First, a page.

Westminster Academy (Tennessee)

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Westminster Academy
Westminster Academy Tennessee logo.png
2500 Ridgeway Rd.
Memphis, Tennessee
United States
Coordinates 35°04′52″N 89°51′29″W / 35.081°N 89.858°W / 35.081; -89.858Coordinates: 35°04′52″N 89°51′29″W / 35.081°N 89.858°W / 35.081; -89.858
Type Classical and Christian
Motto Jesu defendi
Established 1996
Headmaster Ralph Janikowsky
Head of Lower School Debbie Frazier
Head of Upper School Amanda Sparks
Grades JK–12
Enrollment 320
Houses Athanasius, Becket, Boniface, Columba
Color(s)           Purple and Gold
Mascot Defenders
Accreditation Association of Classical and Christian Schools (ACCS), Association of Christian Schools International (ACSI)
Newspaper The Beacon
Yearbook Excelsior
Literary magazine Legend

Westminster Academy is an independent classical and Christian school serving grades JK-12 in Memphis, Tennessee. It is a charter member of and accredited by the Association of Classical and Christian Schools, and also holds accreditation from the Association of Christian Schools International.


Westminster Academy was founded by six couples in 1996 to provide Classical Christian education to the greater Memphis community. The six couples were Rick and Gina Hall, Reuben and Leslie Avila, Bill and Martha Martin, John and Alice Dudas, John and Day Hodges, and Sandy and Libby Mayer. Named after the Westminster Assembly of Divines and the Westminster Confession of Faith, the school is Reformed, though non-denominational.

It opened its doors in September 1996, meeting at a church called the Cathedral of Praise (Assembly of God) in Cordova, Tennessee, with 41 students in grades K-9, and nine faculty and staff members. In 1997, the school moved to Broadmoor Baptist Church (Southern Baptist Convention) in the Raleigh neighborhood of Memphis, where it remained until 2003. In 2000, Westminster graduated its first class—of seven students. The school has grown steadily over the years, and by 2003, the school had outgrown its space at Broadmoor and moved to a more central location at Ridgeway Baptist Church in East Memphis, where it remains. In 2001, Westminster added extra sections of kindergarten and first grade, meaning that by 2012 the maximum enrollment per grade will be 36, with 18 students in any given class. In sixth grade, there are no more than three sections each comprising no more than 12 students.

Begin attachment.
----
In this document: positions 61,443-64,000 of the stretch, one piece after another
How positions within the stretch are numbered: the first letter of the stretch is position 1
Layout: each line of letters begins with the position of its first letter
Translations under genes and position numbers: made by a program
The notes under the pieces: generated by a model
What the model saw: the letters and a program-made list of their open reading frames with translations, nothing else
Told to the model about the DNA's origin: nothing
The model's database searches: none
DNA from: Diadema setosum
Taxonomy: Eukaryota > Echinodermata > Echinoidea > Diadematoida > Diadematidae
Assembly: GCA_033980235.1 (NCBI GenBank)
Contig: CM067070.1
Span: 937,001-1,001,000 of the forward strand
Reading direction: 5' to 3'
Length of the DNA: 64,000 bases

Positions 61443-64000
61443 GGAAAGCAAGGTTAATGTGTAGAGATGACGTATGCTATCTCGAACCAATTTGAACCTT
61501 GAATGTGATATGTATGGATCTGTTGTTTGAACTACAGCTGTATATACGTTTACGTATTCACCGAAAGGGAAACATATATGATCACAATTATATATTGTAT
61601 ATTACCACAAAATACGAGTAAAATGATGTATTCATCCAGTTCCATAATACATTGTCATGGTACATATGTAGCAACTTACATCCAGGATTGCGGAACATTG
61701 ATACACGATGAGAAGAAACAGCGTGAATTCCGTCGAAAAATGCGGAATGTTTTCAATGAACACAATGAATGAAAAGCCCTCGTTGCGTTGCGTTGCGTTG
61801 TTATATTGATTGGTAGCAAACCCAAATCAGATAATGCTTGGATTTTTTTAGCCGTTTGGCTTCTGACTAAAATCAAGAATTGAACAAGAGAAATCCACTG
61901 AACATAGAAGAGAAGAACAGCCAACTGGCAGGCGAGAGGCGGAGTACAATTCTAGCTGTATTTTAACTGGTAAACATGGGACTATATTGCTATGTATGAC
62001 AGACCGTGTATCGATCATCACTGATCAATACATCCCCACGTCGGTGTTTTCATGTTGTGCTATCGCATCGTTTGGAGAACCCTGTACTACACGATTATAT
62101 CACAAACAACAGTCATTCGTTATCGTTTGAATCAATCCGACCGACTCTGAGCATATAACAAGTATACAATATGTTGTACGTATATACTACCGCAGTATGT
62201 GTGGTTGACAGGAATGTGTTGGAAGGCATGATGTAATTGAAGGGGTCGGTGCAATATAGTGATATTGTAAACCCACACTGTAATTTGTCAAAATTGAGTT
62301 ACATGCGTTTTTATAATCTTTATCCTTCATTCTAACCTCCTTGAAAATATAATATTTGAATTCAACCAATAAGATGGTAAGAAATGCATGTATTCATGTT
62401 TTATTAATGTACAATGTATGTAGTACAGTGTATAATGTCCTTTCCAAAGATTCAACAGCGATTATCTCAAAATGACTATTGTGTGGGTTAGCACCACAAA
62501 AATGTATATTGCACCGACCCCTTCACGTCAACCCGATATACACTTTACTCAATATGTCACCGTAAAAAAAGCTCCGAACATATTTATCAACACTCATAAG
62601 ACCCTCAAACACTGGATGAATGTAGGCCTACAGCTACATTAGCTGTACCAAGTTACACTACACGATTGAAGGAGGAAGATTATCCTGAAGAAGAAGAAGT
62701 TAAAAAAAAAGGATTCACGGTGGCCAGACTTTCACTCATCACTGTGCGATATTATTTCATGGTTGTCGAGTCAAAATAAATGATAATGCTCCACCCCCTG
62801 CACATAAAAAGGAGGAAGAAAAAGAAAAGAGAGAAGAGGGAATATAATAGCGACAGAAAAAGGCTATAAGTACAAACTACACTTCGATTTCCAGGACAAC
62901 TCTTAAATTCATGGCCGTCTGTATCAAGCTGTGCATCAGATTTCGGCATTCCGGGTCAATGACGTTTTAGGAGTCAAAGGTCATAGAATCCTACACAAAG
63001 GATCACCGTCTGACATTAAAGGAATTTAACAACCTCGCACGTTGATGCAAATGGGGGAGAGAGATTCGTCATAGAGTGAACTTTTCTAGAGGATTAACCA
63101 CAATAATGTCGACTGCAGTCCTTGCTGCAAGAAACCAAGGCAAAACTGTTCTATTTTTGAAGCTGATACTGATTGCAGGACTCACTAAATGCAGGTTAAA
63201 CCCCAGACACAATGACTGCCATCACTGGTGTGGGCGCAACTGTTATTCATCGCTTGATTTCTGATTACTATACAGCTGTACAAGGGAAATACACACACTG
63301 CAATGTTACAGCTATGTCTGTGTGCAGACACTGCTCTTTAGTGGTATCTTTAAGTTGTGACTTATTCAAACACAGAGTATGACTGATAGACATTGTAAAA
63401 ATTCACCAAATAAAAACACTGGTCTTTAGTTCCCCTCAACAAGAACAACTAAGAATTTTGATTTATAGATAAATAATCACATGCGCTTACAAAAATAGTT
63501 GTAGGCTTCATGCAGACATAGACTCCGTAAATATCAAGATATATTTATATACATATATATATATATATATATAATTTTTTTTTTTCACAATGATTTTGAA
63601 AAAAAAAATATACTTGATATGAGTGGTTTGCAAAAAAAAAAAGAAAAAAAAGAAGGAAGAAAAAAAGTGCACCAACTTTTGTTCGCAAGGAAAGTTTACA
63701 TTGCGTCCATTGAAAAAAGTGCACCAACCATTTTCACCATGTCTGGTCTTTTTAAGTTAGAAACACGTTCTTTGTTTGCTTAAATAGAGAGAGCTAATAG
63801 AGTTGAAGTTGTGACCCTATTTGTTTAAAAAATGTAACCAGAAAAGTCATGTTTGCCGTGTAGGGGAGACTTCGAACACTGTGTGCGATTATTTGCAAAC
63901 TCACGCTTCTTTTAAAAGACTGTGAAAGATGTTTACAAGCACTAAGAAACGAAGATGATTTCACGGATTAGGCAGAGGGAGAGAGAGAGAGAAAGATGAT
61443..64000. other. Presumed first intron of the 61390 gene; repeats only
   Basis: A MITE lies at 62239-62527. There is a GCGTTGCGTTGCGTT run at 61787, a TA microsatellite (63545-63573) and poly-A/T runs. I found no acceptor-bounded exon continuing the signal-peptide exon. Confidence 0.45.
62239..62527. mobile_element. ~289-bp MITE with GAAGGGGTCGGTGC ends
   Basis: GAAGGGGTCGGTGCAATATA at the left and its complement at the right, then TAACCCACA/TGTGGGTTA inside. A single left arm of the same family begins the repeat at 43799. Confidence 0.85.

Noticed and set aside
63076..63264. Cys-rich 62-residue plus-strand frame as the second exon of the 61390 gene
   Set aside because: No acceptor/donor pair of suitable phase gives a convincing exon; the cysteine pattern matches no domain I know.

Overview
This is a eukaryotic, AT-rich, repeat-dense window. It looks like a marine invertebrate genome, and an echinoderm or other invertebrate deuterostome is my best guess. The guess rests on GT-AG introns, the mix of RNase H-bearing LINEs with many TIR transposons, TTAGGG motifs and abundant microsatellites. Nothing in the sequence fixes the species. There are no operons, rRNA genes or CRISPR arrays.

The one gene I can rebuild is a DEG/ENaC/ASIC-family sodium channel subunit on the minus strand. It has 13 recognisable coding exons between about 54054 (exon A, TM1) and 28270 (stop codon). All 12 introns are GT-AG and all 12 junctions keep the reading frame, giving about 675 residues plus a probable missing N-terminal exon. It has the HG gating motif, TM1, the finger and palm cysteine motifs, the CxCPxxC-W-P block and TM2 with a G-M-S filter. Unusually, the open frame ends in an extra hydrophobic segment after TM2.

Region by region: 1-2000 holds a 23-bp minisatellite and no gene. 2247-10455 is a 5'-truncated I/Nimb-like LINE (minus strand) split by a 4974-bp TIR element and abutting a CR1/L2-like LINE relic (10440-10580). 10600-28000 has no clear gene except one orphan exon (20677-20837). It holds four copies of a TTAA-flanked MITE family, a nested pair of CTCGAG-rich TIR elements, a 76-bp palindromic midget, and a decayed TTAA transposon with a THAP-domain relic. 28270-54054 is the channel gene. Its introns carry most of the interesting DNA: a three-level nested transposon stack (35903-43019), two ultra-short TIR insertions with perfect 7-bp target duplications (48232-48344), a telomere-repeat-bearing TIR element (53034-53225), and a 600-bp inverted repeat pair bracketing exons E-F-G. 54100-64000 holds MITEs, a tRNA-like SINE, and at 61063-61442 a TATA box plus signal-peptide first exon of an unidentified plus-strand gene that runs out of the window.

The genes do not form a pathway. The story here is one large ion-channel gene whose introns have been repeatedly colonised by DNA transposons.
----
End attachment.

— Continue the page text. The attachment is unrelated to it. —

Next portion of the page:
Westminster Academy has been actively involved in the classical Christian education movement, hosting conferences of the Association of Classical Christian Schools (ACCS) in 1997, 2001 and 2005 and an ACCS-sponsored teacher training conference in 2002. Westminster has also hosted the annual conference of the CiRCE Institute in 2004 and 2006. Westminster Academy has beed accredited by the ACCS and by the Association of Christian Schools International (ACSI).

Westminster celebrated its tenth anniversary on March 31, 2006, with a banquet and keynote address by speaker George Grant.


  • Ralph Janikowsky (2016-)
  • Debbie Frazier (interim) (2014-2016)
  • Peter Baur (2012-2014)
  • Tim Russell (2009-2012)
  • Michael L. Johnson (2003-2009)
  • Ted Trainor (1999-2003)
  • Terry Wade (1996-1999)


Westminster Academy's sports teams are known as the "Defenders." They wear purple and gold-colored uniforms. Westminster has no cheerleaders.

Westminster sports are basketball, cross country, boys' soccer, swimming, track and girls' volleyball. The teams compete in the Memphis Association of Christian Schools (MACS) league.

There is some debate as to which is the oldest sport at Westminster. Varsity basketball teams were first fielded in 1997 and were first eligible for tournament play in 1998. A tradition of informal Ultimate Frisbee play, however, dates back to Westminster's first months in 1996. Since 2004 Westminster has fielded Club Ultimate teams under the auspices of the Memphis Frisbee Association, founded by a Westminster alumnus.

Upper School House System[edit]

In the fall of 2007, the Upper School students were grouped into 4 houses, Athanasius, Becket, Boniface, and Columba. These houses were named after godly men that were influential in the early church. The houses fellowship and compete against each other through mini challenges and Field Day, which happen every fall and spring, to earn points for their team. At the end of year, the house that accumulated the most points during the year wins the House Cup.

Notable people associated with the school[edit]

See also[edit]

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